Some believe it's better to address their own needs before concerning themselves with anyone else's, although they can carry the belief to narcissistic extremes. Others fail to prioritize their own problems for fear of appearing selfish. How well do you balance "me" with "we"?
Most of us wish we could improve certain things about ourselves. Lasting change is difficult: Many of our habits are deeply ingrained, and certain core personality attributes may be immutable. But even the oldest of habits and character traits can be altered to varying degrees, as it's never too late to change; with effort and determination, it is possible to be the person you want to be.
Acting with an unselfish regard for others doesn't always come naturally, even though many psychologists believe we're hard-wired for empathy. After all, cooperative behavior did allow our ancestors to survive under harsh conditions.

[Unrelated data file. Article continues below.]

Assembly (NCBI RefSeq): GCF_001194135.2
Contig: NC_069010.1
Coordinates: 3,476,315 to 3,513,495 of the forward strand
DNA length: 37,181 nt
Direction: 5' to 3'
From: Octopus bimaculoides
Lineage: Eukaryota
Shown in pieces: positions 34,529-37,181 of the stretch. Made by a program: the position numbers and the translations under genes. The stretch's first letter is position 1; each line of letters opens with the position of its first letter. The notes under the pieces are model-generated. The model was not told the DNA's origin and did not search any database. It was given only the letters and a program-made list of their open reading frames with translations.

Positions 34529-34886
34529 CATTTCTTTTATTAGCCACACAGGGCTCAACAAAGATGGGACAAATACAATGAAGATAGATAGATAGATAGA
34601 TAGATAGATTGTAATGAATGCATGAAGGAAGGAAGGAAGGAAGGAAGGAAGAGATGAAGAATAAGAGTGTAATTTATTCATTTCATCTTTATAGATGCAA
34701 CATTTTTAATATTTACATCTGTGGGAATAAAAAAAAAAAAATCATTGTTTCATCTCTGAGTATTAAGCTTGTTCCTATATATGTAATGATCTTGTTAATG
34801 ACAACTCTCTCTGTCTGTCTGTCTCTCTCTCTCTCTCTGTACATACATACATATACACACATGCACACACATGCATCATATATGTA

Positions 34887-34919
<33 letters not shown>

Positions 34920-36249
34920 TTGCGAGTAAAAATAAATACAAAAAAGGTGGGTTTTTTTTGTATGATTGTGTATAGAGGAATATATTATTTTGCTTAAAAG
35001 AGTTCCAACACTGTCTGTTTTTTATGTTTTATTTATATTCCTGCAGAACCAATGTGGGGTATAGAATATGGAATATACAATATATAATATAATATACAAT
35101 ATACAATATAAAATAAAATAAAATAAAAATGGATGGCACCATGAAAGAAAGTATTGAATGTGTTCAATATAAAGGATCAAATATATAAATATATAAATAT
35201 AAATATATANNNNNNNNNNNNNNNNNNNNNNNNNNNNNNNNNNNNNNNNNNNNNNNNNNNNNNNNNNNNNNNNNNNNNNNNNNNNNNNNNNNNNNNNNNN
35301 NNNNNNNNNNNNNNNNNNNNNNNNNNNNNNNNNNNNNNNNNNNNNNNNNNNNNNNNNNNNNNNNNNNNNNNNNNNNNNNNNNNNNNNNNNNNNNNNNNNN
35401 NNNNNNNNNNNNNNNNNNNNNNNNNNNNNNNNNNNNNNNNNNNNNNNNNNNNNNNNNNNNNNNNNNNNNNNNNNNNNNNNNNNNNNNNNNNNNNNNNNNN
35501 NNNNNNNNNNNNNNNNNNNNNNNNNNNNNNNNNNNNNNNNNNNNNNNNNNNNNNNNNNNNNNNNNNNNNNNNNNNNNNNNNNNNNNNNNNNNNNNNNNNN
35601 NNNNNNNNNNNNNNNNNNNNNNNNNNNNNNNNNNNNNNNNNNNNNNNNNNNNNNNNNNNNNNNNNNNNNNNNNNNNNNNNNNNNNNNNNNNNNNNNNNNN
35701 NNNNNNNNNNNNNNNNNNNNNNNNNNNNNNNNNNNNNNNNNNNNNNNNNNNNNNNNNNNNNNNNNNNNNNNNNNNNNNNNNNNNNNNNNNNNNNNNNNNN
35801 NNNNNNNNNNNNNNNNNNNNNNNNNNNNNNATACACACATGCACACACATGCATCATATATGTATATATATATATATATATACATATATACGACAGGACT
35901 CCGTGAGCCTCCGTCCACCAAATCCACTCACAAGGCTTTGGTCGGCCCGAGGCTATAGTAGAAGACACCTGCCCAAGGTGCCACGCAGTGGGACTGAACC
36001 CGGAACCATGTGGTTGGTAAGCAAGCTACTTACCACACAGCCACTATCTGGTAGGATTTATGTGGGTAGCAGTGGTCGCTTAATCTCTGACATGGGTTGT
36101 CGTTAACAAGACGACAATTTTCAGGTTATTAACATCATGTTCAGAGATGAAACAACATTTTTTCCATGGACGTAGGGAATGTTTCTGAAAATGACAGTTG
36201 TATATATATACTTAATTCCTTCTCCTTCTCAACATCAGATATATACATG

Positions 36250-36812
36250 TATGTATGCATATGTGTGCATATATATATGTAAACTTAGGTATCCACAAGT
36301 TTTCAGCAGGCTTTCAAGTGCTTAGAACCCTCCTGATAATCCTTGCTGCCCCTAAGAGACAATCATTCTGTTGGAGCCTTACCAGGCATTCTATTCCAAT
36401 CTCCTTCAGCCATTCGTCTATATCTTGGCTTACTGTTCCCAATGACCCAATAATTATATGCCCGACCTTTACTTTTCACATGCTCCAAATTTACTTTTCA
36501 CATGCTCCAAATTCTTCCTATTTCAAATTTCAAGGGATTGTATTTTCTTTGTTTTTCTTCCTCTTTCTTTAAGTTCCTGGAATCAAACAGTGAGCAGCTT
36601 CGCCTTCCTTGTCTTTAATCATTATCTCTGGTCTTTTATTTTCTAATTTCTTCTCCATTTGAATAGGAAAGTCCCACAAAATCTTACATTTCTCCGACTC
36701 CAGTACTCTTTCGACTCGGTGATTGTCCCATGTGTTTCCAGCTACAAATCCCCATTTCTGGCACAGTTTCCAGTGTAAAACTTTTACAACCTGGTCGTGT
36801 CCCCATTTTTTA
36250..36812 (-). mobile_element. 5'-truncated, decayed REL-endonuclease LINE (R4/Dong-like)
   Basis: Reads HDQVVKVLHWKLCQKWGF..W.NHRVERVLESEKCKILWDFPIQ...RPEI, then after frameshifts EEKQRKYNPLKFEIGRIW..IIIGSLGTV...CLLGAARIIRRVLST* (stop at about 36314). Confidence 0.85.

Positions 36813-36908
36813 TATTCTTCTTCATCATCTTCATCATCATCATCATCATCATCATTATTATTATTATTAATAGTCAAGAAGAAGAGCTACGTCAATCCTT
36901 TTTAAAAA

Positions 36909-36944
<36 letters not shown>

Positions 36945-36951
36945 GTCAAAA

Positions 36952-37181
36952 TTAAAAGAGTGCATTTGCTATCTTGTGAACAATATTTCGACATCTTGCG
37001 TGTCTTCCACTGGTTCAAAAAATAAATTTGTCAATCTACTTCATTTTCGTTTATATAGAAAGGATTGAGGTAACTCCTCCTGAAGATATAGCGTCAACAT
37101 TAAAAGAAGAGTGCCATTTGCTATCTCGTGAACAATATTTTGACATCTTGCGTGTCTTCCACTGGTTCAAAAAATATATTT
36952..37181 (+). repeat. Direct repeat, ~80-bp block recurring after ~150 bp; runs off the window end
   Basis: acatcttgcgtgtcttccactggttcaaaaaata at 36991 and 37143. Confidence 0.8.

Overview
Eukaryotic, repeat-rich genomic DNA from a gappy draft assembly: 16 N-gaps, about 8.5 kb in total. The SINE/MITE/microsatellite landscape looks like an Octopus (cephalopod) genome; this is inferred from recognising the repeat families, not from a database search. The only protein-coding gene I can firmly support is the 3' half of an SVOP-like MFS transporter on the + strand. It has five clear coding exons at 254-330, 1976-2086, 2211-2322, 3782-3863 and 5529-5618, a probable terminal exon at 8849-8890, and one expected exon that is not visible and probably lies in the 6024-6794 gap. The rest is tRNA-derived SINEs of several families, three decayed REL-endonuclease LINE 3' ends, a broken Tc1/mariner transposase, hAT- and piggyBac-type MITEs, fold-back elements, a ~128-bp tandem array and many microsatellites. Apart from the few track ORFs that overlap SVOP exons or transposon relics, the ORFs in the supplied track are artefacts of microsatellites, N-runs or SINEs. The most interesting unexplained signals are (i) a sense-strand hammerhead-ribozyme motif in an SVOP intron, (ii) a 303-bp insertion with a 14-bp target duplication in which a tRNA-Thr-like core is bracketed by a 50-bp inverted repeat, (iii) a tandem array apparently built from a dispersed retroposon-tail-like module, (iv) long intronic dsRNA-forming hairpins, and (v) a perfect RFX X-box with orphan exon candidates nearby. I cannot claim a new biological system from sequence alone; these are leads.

In a 2004 national survey, the AARP found that 44.4 million Americans are providing unpaid care to an adult, and the estimated annual value is $257 billion. To do so is a beautiful act of love and devotion, but also a great drain on one's physical and psychological resources.
Questions of personality have vexed mankind from the dawn of personhood: can people change? How do others perceive me? What is the difference between normal and pathological behavior? One's personality is so pervasive and all-important that it presents a clinical paradox of sorts: it is hard to assess our own personality, and impossible to overlook that of others.
Human beings are social animals, and the tenor of our social life is one of the most important influences on our mental health. Without positive, durable relationships, both our minds and our bodies fall apart.